World’s Continents for Special Education PRINT AND DIGITAL | World Geography


Total Pages 221 plus 54 google slides
Answer Key Included
Teaching Duration 1 month


This unit on the 7 world’s continents contains over 200 pages AND 54 google slides of material specifically designed for students with special learning needs, especially autism who are in elementary and middle school.


This unit addresses the main characteristics of the 7 continents in a simplified but rigorous way for students with diverse learning needs to make meaningful and authentic connections to the material.


There are many opportunities for students to engage in repeated information on the characteristics of each continent and what each one provides.


In addition, many of the activities and assessments include more than one version, suggestions for differentiation, and options for presentation.


This unit contains digital versions of the activities in this unit. There are 54 google slides and a version of the book included in the unit read aloud. These make a great independent learning center.


See the preview for a more detailed look at the contents.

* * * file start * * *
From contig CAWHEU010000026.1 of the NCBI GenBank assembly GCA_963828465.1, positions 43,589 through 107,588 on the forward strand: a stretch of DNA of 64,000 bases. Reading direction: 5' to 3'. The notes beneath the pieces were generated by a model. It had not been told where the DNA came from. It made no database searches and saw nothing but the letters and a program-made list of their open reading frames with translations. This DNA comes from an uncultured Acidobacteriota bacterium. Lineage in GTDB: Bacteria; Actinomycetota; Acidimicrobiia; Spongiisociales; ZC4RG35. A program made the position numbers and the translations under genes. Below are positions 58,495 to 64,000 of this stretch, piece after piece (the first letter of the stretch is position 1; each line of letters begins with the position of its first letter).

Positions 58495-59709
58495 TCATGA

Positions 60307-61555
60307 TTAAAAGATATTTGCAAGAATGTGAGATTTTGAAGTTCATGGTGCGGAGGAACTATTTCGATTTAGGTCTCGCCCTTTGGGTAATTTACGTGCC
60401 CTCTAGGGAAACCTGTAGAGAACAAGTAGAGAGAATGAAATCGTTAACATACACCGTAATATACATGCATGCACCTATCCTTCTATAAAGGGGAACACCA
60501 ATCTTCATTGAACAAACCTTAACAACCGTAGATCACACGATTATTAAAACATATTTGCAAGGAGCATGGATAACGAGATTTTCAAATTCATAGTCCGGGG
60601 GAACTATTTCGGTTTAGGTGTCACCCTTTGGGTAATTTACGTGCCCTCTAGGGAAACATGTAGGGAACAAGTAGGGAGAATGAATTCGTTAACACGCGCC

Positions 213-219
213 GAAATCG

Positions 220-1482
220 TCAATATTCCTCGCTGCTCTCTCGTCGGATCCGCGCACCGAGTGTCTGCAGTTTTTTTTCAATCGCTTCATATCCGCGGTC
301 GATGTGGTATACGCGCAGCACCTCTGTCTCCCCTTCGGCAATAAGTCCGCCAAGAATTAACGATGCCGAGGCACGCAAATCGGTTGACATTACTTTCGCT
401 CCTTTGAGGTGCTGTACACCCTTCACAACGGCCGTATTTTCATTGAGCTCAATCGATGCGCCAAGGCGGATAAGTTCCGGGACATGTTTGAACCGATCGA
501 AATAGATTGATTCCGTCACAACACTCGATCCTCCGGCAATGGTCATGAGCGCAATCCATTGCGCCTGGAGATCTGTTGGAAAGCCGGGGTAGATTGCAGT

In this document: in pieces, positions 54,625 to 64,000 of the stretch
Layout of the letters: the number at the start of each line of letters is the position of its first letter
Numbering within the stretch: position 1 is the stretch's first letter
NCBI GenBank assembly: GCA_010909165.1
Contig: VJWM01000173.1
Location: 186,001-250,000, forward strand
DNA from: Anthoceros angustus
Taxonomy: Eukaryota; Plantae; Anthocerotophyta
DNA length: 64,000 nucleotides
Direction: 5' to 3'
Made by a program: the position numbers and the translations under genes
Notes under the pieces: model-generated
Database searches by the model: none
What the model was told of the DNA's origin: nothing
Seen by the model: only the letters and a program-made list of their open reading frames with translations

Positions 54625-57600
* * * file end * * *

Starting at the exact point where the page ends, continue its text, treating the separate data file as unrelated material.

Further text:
World’s Continents Unit Includes:


  • 24 days worth of detailed lesson plans
  • 70 page book (includes movie version)
  • Vocabulary board with group activities
  • 7 Circle maps (includes digital version)
  • 8 maps to label (3 versions) (includes digital version)
    • Label just continent
    • Label continent outlined in green
    • Label continent and surrounding borders and oceans


  • Sequence continents by size (includes digital version)
  • Sequence continents by population (includes digital version)
  • 20 Bingo cards (10 in color, 10 in BW)
  • Who am I? cards and directions
  • 7 fill-in-the-blank worksheets (includes digital version)
  • Assessments (3 versions) (includes digital version)


Most activities (not the book) are in color and BW.


Much of what I have learned about curriculum development is incorporated in these units. For example, do not be afraid of repetition. It is critical that students with significant disabilities get to experience material over several days to be able to fully assimilate what is being taught. Also, adding visual supports to your printables and class activities helps students be able to pay more attention to the content you are presenting rather than the mechanics of what is expected.


Finally, ask questions. Good questions!! Regardless of the material, if we can ask students good questions it will push them to think more deeply than before.


As always please take a moment to leave feedback or post any questions you may have.